Activists discovered the potential of that fuzzy spot years ago, and they exploit it by attempting to fill that vacuum with misinformation. McCarty uses the popular Wikipedia website as an example, in that the site is often visited by web users in search of information. But not everything on Wikipedia is factual.
“The result of widespread misinformation is a new concept called Wikiality,” he says. “It involves the belief that something is true if enough people believe it's true. The more something gets repeated, the less likely it is to be questioned until it reaches the point that it's considered conventional wisdom.”
Activists, such as those who produced “The Meatrix” — a series of short, animated web films that attack so-called factory farming and have been seen by an astonishing 15 million Internet visitors — have an objective of convincing consumers that “the steak on their plate comes at a high cost in terms of health, safety and the environment,” McCarty says.
They decry “factory farms,” such as feedyards and other confined animal operations, as promoters of animal cruelty, BSE, E. coli, cancer, heart disease and water and air pollution. Examples of the message being put out by activists and others can be found at www.sustainabletable.org/issues.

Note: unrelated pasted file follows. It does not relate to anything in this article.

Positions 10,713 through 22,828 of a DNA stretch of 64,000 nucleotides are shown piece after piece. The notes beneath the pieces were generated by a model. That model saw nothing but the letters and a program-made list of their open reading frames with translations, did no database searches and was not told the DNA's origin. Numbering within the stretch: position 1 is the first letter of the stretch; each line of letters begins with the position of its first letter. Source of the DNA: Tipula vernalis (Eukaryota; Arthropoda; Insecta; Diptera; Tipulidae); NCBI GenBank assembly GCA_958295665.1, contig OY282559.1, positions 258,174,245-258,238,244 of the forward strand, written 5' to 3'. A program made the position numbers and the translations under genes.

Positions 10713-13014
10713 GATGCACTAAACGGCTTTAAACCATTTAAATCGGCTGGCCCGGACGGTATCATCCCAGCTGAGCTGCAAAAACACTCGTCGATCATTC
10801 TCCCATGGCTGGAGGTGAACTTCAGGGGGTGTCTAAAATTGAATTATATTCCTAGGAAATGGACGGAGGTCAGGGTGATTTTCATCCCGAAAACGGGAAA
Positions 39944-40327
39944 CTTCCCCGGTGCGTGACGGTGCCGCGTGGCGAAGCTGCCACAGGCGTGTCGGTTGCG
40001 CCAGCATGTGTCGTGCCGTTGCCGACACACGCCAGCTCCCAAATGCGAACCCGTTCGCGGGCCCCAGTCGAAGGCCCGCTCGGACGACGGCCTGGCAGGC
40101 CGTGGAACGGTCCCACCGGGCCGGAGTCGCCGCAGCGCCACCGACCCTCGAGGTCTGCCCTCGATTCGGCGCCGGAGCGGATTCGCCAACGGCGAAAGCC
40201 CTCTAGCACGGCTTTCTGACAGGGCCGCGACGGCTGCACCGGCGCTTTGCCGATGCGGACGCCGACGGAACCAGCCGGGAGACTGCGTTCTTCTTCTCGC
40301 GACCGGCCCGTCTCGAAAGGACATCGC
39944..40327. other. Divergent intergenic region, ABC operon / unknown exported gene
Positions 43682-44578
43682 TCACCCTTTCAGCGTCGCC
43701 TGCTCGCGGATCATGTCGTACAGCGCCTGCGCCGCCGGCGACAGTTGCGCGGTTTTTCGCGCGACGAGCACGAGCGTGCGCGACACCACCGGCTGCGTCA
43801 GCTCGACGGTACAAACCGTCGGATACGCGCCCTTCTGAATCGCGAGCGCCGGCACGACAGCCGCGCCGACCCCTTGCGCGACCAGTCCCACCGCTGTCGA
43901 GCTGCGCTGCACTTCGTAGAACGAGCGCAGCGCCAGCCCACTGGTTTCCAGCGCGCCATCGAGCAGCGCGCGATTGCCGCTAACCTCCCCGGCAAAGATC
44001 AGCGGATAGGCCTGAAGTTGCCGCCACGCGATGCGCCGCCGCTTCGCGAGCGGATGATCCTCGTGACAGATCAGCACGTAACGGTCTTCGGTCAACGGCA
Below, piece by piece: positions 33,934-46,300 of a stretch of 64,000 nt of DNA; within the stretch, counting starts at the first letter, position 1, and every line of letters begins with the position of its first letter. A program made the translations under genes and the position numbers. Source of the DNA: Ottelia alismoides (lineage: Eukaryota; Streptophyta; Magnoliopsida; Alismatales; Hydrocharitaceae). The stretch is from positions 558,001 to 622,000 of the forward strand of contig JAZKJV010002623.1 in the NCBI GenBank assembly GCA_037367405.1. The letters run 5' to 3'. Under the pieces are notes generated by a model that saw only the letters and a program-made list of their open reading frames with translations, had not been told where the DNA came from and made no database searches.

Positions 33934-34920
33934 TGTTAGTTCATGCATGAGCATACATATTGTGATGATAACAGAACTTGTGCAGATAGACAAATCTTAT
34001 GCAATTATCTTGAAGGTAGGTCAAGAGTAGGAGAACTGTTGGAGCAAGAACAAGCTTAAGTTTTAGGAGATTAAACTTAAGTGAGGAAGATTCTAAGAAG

Public opinion changing
The misinformation that meat produced at a feedyard or similar facility harms the environment has truly changed some public opinion. An NCBA-conducted, checkoff-funded survey found 32% of consumer respondents planning to “likely cut back on” beef consumption for environmental reasons; 16% said they already had.
“This points out that the whole greening of America thing is real,” McCarty says, adding that 43% of those surveyed indicated they were likely to buy more organic food in order to reduce greenhouse gases.